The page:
I’ve written frequently about the food in Belgium: the abundance of fresh produce, the heavenly bakeries on every corner and the restaurants that can transport your taste buds around the globe. Sometimes however, what I really want is a taste of home.
Canadians have a hard time defining a national cuisine. Besides maple syrup, there aren’t too many foods that stand out as uniquely Canadian (contrary to what you may have heard, most Canadians don’t eat moose, bear or as Paul and Linda would have you believe, seal meat).
Despite the lack of ‘Canadian foods’ to miss, there are definitely a few things that tastefully transport me back home in a bite.
Although I do the majority of our household’s cooking, Andrew has couple of specialities that I call on when I need a taste of home.
The first is a truly Nova Scotian delicacy — Cedar Planked Salmon. As the name suggests, the salmon is cooked on a cedar plank on the BBQ and as the plank smokes it transfers some of the lovely cedar flavour to the fish. Andrew has mastered this technique and if I close my eyes while savouring the salmon, I can almost hear the crash of the Atlantic Ocean on the rocky Nova Scotia coast.
Andrew’s second cooking triumph is not so much a Canadian memory, but a personal one. He has mastered the art of biscuit baking (that’s scones to you Brits, not cookies). Biscuits take me right back to my grandparents’ kitchen. My Grandfather and I would eat them as a before bed snack. They were hot and buttered and had one very special topping — Cheez Whiz.
I know, I know — if the world blows up tomorrow, there will be five cockroaches and a whole lot of Cheez Whiz remaining. Honestly, you have to love a food that is spelled wrong for legal reasons.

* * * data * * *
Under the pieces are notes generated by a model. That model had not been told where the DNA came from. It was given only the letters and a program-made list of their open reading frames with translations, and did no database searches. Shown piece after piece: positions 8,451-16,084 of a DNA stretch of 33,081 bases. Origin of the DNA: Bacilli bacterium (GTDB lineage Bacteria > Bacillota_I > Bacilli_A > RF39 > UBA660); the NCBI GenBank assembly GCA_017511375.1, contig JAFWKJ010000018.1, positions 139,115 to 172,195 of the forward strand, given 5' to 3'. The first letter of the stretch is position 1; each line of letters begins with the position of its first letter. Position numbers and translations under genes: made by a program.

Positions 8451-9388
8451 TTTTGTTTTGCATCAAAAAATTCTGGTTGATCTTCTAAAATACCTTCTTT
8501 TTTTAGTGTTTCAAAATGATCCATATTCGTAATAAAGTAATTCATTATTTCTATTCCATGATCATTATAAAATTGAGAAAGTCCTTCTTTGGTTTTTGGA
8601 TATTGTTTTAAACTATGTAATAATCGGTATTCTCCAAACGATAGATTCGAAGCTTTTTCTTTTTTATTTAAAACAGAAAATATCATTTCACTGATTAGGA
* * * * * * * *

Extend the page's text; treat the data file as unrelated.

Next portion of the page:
Moving to Europe has reformed my eating habits in many ways: I shun fast food and soda, I can’t even think about eating North American factory bread and microwave dinners are out of the question (especially since I don’t even own a microwave anymore). However, moving to Europe also caused me to backslide to two ‘foods’ that I had sworn off of years ago in Canada: the aforementioned Cheez Whiz in all of its chemical laden glory and the favourite food of North American children everywhere — Kraft Diner.
That’s right; KD is my deep dark secret no longer. Although I kicked the habit ages ago, the fact that I can’t buy it in Belgium makes it that much more special. I dream of that neon orange powder that they call cheese. I force every overseas visitor to bring boxes with them, which I then ration carefully.
Although, try as I might, I just can’t recreate my mom’s potato salad (the first thing I request on visits to Canada), I can feel closer to home through food.
When I’m missing home or just having a bad day, I reach to the back of the cupboard and extract a box of KD or a jar of Cheez Whiz. I savour the imitation cheesy goodness and somehow everything seems a little brighter (orange).